Municipal Council’s consultative process was held to be procedurally fair

15. January 2019 0

Administrative law – Decisions reviewed – Municipal boards – By-laws – Notice and consultation – Judicial review – Bias – Procedural requirements and fairness

West Nipissing (Municipality) Police Services Board v. West Nipissing (Municipality), [2018] O.J. No. 5958, 2018 ONSC 6454, Ontario Superior Court of Justice, November 14, 2018, H.S. Arrell R.S.J., G.M. Mulligan, W.M. Matheson JJ.

The Municipality of West Nipissing passed Motion 2017/84 adopting By-Law 2017/85 which accepted a contract proposal submitted by the Ontario Provincial Police (“OPP”) to assume responsibility for policing functions for the Municipality. The Council of the Municipality reviewed feedback from the public, including print and online, a public meeting which was broadcast on TV and internet, and online questions and answer. After reviewing the public consultation, hearing the concerns of the Police Services Board, and debating the resolution, the Council voted in favour of switching to the OPP. Two councillors had familial relationships with the OPP.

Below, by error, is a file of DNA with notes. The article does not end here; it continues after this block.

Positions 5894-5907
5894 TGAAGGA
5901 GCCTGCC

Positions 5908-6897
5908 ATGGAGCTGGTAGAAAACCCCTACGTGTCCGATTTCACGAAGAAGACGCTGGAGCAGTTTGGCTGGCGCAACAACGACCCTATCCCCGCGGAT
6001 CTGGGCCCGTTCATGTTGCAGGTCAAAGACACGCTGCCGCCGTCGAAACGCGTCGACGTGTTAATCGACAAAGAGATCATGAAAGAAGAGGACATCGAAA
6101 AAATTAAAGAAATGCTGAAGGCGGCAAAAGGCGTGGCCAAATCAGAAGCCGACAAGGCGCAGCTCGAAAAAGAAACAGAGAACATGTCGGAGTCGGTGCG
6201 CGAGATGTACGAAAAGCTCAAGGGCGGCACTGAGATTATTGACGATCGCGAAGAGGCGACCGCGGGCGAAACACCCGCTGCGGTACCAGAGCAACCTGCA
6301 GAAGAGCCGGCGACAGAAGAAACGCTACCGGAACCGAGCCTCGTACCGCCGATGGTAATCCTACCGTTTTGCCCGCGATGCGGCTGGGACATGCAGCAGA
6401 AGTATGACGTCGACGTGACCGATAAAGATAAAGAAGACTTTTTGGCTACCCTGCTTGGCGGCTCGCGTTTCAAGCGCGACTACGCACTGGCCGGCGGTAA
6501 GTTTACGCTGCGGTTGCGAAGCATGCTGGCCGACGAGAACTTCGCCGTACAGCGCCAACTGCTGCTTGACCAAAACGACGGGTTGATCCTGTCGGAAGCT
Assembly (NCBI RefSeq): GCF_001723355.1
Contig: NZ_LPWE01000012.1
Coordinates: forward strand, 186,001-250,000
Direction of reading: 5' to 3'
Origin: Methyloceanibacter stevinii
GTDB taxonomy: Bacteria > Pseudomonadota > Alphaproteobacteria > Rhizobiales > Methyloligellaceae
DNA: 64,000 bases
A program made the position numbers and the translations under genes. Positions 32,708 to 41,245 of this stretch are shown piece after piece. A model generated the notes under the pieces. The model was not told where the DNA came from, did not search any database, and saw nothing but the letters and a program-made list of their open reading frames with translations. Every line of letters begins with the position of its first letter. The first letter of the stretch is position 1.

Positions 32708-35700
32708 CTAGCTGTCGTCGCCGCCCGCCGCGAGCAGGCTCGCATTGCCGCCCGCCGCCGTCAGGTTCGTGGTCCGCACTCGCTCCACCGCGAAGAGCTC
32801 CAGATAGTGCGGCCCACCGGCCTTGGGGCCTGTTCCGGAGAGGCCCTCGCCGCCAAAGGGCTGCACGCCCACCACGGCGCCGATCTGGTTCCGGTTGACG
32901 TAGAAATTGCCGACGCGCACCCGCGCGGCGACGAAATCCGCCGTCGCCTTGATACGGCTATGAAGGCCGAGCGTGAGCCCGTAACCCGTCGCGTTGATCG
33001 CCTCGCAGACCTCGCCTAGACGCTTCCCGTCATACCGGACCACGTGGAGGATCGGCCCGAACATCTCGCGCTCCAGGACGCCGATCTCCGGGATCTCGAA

The Board brought an application for judicial review seeking an order quashing the Motion and By-law on the basis that the Council did not follow previous consultation processes when considering whether to switch to the OPP. The Board also raised issues of bias and bad faith.

The parties agreed that the Council owed a duty of procedural fairness. After reviewing the Baker factors, the Court held that a low level of procedural fairness was owed. In review of the Municipalities consultative process, the Court found that there was no breach of procedural fairness.

On the issue of bias, the Board submitted that the two councillors were disqualified from voting. The Court dismissed the notion of bias as the Board did not demonstrate a direct or indirect pecuniary interest as defined in the Municipal Conflict of Interest Act, R.S.O. 1990, c. M. 50. The Court was not satisfied that the Board showed the Council did not act in the public interest and therefore dismissed the argument of bad faith.

The application for judicial review was dismissed.

This case was digested by Jackson C. Doyle, and first published in the LexisNexis® Harper Grey Administrative Law Netletter and the Harper Grey Administrative Law Newsletter.  If you would like to discuss this case further, please contact Jackson C. Doyle at

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